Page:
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Korean sculptor Seung Mo Park is a bit of a perfectionist. His highly intricate work with wire mesh is breathtaking, and these photos probably don’t even do them justice. The videos convey the level of detail much better, but the process is best described as planes of wire mesh spaced several inches apart, over which Park superimposes a subject via a projector, then slowly prunes to reveal a stunning portrait. Beautiful and compelling work like nothing we’ve ever seen.

Via seungmopark.com and YouTube

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London-based artist and sculptor Livia Marin’s melted porcelain series, Nomad Patterns, looks like a first-class exercise in Photoshop. In reality, these intriguing sculptures are physical pieces that appear to be melting into puddles. What’s really special, though, is that the intricate decorations flow into the puddles as well. In her own words, Marin describes the concept behind this superb series: “In a culture increasingly dominated by habits of consuming and discarding, Nomad Patterns interrogates the boundaries between the attention given to precious or elite artifacts and the lack of thought afforded to the mass production of utilitarian objects.”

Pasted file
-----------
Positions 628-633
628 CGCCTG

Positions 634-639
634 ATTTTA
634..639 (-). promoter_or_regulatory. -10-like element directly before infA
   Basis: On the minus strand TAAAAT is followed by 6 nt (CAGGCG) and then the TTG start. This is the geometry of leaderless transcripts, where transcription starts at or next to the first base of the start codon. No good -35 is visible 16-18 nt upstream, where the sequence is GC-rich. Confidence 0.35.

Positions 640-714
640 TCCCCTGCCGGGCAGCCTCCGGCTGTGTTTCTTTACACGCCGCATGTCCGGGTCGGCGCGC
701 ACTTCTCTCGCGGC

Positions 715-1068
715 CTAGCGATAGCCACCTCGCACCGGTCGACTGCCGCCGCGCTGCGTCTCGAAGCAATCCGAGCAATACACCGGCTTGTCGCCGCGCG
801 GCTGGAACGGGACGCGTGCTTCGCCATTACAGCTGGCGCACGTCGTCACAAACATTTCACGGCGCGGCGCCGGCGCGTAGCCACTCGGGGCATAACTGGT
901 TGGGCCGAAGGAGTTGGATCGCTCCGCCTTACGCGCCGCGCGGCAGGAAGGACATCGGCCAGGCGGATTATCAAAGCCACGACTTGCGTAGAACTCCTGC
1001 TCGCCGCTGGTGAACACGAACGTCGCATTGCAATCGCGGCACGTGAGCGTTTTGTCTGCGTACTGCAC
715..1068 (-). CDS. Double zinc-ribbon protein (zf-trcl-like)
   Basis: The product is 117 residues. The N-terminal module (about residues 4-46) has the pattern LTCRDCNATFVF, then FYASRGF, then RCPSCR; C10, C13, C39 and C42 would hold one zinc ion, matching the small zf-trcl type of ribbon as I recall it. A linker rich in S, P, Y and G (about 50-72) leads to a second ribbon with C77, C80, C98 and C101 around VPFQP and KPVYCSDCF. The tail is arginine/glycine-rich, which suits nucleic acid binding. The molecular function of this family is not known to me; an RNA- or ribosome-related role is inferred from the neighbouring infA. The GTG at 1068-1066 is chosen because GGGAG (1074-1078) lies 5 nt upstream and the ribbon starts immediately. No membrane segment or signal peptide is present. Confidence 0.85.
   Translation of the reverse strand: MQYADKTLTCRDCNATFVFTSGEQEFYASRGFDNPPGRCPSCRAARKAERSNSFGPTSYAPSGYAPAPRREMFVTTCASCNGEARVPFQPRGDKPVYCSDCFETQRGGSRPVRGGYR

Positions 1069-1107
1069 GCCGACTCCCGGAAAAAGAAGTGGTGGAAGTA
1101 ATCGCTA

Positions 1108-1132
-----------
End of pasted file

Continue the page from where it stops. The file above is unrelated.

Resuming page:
Via liviamarin.com and emmahilleagle.com

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With spring almost upon us (hopefully), this series by Japanese artist Sato just sung to us. The series, called “Torigun”, features songbirds dressed in military garb. Love all the details (hats, vests, blazers, badges, shoes!) and personification Sato achieved in these masterful illustrations.

Via pixiv.net

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Sometimes you’ll find excellent examples of experimental typography in the most unexpected places. Take this terrific print ad from a Lithuanian grocer, for example. Under the art direction of Lithuanian designer Ignas Kozlovas by way of McCann Erickson, this typographic arrangement of real produce displays mastery in Photoshop, as well as an excellent eye for composition. Really well executed… would love to see the rest of the alphabet. Some other examples of produce in design here and here and here.

Via Behance

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In honor of the Oscars, which happened just a few days ago, we thought we’d take a look at the stellar nominee posters featured throughout the broadcast. The Mill, visual effects, animation and design studio with offices in London, New York, Los Angeles and Chicago, created these fantastic pieces, along with other elements of the show package, including Nomination and In Memoriam sequences. These posters are really quite beautiful and capture the essence of each film. They work well on their own, as still posters, and even better when sequenced together for the broadcast. Fantastic work! Below are just Best Picture nominees, check out their blog for many more.

Via themillblog.com